How to Train Your Dragon 2 has quite the build up to a climax that promises to be much bigger than that of its predecessor. Audiences will be excited to know that it delivers on that promise. We're placed in the middle of a huge battle with humans and dragons that will keep you entirely engaged. If anything, this climax displays that there are so many species of dragons that we have yet to see. This sequel shows some truly powerful creatures that truly put up a fight against Hiccup and Toothless. It's never easy for our protagonist and his dragon, as How to Train Your Dragon 2 explores darker material than expected. Younger audiences will be able to handle this material, but adults will surely appreciate writer/director Dean Deblois' attempt at keeping older viewers invested in the story. There are real consequences for one's actions in this animated feature, which is truly rare to find in other motion pictures in the same genre.
Animation seems to become more impressive by the day. DreamWorks will stun viewers once again, although not with every aspect. Some of the character faces feel a bit stiff, as the picture still doesn't quite capture many human expressions that it strives for. However, How to Train Your Dragon 2 truly shines with the details found in the environments and clothing. Every mountain, piece of ice, and cloud formation looks absolutely breath-taking, as DreamWorks has successfully brought this world to life. Each piece of cloth has such a stunning level of detail, that you'll constantly find yourself noticing the stitch work in Hiccup's flying outfit. The 3D utilizes the format's sense of depth quite often. Even when dragons are flying side-by-side, this motion picture looks absolutely phenomenal on the big screen. Fortunately, there isn't much popping out at the screen, as DeBlois utilizes the technology in a tasteful manner.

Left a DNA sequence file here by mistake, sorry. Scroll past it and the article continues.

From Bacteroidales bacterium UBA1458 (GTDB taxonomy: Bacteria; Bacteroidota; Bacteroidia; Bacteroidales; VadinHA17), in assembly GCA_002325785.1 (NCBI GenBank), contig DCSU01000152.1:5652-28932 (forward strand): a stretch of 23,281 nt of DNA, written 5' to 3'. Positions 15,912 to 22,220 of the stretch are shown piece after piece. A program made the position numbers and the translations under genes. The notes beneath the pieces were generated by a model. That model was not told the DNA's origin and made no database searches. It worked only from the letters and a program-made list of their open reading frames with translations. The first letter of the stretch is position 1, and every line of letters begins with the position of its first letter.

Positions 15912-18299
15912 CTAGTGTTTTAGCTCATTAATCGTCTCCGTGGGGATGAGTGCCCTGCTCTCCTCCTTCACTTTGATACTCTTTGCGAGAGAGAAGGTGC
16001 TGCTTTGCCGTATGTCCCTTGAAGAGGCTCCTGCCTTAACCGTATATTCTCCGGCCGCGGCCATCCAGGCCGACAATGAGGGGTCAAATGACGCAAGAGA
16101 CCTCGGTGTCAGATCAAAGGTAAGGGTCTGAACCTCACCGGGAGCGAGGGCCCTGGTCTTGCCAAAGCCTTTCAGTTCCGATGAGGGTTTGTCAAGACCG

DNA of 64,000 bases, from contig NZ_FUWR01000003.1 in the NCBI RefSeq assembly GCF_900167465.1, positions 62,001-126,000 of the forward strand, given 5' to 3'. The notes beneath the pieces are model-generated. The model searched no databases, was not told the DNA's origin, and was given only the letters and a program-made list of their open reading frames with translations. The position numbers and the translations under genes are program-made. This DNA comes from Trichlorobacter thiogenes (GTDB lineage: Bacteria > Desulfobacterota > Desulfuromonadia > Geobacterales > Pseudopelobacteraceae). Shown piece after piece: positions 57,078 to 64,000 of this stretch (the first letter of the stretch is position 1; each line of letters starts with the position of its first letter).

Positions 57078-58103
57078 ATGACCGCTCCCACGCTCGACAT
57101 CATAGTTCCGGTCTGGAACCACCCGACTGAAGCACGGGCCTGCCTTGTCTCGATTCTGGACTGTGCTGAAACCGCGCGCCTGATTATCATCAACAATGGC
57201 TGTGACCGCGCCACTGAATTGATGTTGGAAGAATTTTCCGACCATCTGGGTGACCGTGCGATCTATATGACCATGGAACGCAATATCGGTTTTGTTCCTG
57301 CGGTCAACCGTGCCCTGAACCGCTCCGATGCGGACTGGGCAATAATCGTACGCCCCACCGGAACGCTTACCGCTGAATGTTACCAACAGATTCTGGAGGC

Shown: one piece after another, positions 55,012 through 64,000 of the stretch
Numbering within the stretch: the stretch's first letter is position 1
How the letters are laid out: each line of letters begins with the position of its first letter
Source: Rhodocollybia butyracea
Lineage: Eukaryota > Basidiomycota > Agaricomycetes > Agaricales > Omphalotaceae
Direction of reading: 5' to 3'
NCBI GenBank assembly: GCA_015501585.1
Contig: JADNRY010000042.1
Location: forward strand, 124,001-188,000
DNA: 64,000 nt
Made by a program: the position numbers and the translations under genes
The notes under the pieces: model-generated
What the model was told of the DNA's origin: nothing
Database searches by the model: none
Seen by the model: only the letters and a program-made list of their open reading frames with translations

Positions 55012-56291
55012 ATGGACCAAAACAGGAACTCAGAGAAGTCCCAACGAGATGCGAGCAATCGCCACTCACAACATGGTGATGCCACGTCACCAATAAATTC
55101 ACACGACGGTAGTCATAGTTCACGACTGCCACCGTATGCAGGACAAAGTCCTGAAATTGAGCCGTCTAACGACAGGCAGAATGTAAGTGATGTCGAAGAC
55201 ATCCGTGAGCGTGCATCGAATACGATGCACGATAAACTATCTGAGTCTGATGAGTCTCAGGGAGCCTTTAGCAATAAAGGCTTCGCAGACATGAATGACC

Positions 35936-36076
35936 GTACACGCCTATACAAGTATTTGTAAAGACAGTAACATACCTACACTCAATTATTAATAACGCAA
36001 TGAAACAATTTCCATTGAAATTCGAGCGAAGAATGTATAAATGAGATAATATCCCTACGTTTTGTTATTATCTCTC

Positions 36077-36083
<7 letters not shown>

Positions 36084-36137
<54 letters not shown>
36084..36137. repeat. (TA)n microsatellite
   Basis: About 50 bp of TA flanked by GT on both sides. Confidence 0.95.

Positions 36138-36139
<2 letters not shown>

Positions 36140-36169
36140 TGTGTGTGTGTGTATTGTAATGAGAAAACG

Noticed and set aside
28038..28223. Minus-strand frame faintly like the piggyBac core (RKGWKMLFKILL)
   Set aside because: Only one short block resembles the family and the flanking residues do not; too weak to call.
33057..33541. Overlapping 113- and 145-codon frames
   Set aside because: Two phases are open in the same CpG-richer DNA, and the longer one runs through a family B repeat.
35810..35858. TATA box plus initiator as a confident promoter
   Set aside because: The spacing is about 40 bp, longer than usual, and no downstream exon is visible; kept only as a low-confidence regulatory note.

How to Train Your Dragon 2 is one of those rare sequels that actually matures with its young viewers. It both explores relevant messages and ventures into darker subject matter. If nothing else, it shows the possible staying power of a franchise that's just getting started. The characters are incredibly likable, and the dragons are highly enjoyable. However, dramatic opportunities should be seized rather than avoided. It makes for even more intriguing characters. The trailers might have spoiled some major plot points, but this is still an enjoyable moviegoing experience for all ages. How to Train Your Dragon 2 glides in the right direction. Recommended.